By Bill Bowman
My workplace injury was similar to most members of the Threads of Life family, with one major exception: I was lucky! Why? First, because I only had one arm and not two in the brake press when it activated. Second, since I was working alone, I was lucky I did not faint, dying on a factory floor in a pool of blood.
The injury happened in the summer between my first and second year of university. At the age of 19, I felt fortunate to get a job in a Hamilton rail car manufacturing company making three times what I was earning as a weekend maintenance man at a nursing home. It would pay for my tuition, books and all the fun things you do at university.
Assigned to work on a small brake press, similar to one pictured here, I located the “V” shaped dies which would form the 12”x 16” pieces of 1/8 ” steel to the correct angle. The male and female sides of the dies weighed between 60-70lb each. Once set in place and secured in the press, the “gauge” or bracket positioned behind the contact area was adjusted and tightened with a wrench so that each part is “pressed” or bent correctly.
While adjusting the gauge, holding it with one hand and pulling on the wrench with the other, I stepped on the unguarded foot pedal and activated the machine. I heard the machine begin to cycle, saying “Oh shit” and then could hear and feel the crushing of the bones in my left arm. When the press raised, my left hand was on the other side of the machine. With blood squirting to the ceiling, I picked up my left arm and ran about 75 feet, screaming for help. The coworker who stopped me, sat me down and tightened his belt around my arm. He may have saved my life. After six weeks of failed attempts to reattach my arm and hand, the final amputation was made where the die met my arm.
The injury has impacted my life, but I was fortunate to have extremely supportive family and friends. At one point, my father said he would give me his left hand if he could and he meant it! But perhaps more than anyone, the informal mentoring of my Uncle Jim Moodie aided my recovery and acceptance of what had happened. Living in Montreal, Uncle Jim was a WW2 veteran and an amputee. As a member of the Canadian Army, in what was named the Devil’s Brigade, he stepped on land mine and lost a leg below the knee. While on family visits and camping trips in the summer, he never displayed any signs of a disability. For example, he would remove his prosthetic and hop down to the water and swim like everyone else. He was also an active volunteer of the War Amps of Canada. I can still hear Uncle Jim and Aunt Mildred saying “You just have to make the most of what you’ve got left”. He lived by that saying and I try to do the same.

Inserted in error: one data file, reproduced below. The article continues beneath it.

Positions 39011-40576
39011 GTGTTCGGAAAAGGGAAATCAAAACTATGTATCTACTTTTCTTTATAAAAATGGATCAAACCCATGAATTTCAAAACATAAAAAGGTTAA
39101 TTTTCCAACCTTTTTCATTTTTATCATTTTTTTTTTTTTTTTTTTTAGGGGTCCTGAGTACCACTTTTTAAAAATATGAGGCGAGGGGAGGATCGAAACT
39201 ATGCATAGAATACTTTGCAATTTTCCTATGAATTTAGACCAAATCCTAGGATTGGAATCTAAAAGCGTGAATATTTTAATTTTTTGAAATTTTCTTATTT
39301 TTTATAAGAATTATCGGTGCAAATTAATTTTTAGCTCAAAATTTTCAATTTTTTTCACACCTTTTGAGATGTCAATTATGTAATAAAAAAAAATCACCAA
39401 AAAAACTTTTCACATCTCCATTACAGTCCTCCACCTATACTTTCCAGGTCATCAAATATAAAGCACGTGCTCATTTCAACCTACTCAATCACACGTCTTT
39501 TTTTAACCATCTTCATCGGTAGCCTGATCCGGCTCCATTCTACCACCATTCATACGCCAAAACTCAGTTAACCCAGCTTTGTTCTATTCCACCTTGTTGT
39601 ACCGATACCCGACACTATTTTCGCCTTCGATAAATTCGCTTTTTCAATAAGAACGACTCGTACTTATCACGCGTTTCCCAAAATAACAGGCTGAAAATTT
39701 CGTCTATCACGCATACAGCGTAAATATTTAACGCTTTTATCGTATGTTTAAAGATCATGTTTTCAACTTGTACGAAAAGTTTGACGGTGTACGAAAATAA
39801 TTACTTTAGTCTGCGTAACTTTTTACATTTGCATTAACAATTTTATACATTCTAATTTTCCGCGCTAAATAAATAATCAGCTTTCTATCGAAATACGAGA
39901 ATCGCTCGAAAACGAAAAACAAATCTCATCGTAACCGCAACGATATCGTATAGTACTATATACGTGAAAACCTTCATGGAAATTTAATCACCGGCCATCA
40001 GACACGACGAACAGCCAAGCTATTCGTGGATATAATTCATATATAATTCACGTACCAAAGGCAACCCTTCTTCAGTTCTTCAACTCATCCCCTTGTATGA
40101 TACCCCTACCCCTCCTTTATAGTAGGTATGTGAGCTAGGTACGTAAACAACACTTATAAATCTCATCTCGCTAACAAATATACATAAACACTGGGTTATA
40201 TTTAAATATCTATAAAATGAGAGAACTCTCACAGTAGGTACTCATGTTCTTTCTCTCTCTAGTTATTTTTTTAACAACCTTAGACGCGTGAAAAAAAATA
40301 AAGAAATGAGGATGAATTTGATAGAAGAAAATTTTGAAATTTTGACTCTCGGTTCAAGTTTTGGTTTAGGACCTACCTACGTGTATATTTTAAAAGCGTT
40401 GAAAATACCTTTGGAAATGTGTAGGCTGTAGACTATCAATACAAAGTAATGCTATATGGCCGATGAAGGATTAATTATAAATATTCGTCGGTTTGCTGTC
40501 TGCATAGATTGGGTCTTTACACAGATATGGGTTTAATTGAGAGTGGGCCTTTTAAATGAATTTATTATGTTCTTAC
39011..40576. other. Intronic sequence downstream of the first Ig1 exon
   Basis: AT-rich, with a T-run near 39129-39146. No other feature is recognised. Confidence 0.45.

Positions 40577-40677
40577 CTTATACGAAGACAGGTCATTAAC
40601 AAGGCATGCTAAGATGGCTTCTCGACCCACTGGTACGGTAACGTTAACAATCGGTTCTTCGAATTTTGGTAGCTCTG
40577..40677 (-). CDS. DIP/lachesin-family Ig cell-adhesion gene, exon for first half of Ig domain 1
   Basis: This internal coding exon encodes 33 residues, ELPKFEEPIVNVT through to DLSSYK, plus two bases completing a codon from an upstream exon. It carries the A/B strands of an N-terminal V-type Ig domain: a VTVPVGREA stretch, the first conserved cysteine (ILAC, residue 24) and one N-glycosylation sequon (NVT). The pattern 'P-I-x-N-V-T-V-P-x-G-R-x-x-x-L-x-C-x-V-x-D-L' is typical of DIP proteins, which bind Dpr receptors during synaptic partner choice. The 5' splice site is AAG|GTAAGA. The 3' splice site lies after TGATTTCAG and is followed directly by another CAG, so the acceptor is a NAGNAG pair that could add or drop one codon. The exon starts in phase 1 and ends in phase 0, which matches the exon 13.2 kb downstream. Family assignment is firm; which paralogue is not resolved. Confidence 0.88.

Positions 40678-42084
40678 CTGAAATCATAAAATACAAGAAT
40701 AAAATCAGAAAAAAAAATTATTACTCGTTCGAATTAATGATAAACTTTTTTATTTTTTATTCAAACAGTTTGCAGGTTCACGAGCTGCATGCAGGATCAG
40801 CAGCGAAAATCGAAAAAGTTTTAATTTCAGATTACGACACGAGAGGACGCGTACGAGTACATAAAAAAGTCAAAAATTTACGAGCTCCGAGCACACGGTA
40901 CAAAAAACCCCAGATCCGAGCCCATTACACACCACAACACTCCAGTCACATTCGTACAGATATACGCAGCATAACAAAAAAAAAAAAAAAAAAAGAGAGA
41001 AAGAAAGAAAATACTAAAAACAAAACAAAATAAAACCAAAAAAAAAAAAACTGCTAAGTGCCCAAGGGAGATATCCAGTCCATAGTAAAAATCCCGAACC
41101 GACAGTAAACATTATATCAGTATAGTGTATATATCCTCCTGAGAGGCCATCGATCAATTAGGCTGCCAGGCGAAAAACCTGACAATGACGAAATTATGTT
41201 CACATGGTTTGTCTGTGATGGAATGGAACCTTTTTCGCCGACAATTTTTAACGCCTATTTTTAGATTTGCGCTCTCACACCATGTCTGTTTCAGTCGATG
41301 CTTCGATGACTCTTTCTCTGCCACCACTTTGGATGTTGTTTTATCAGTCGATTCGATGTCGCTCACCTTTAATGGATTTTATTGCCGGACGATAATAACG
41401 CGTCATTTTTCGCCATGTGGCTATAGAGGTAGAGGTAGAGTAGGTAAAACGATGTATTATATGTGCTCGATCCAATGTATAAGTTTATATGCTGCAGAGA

By 2003 when Threads of Life began my passion for injury prevention, particularly with young workers, had begun. It was sparked while attending a local IAPA (now known as WSPS) conference. The folks involved were all very enthusiastic about injury prevention. Everyone I met from the IAPA, especially Debbie Glenn (who tragically also became a family member) and Maureen Shaw their CEO, welcomed me with open arms to their active group of volunteers. With their support and that of my employer, many presentations of the Young Workers Awareness Program (YWAP) were completed as well as participation in their local volunteer network. With the exception of these folks, the realization of the impact of workplace tragedies on an individual and their families was generally not well understood by most in our community, perhaps since they had not experienced such a tragedy. Soon after Threads of Life formed, I started involvement as a member of the Speakers Bureau and later a Volunteer Family Guide.
Surprisingly to me, I continue to occasionally relive what occurred on that fateful day, the horror of it, the impact it had on others and what could have been done differently by me or others to prevent it. Then facing reality, it passes, and I realize nothing is different, as the past cannot be changed. Fortunately, then and now I am supported on my ongoing journey by my family, friends and all those who are family members of Threads of Life. Thank you.
Sadly, many workers and their families and friends continue to experience a devastating loss as a result of a workplace injury; however, they have not had the childhood experiences and mentor which definitely aided my recovery. Although their family and friends try to understand and provide support they may not be equipped or recognize what could be said or done to help their loved one and/or themselves on their journey of healing. This is why Threads of Life is so important for those who are beginning or continuing their journey of healing and therefore my involvement will continue as long as I am able.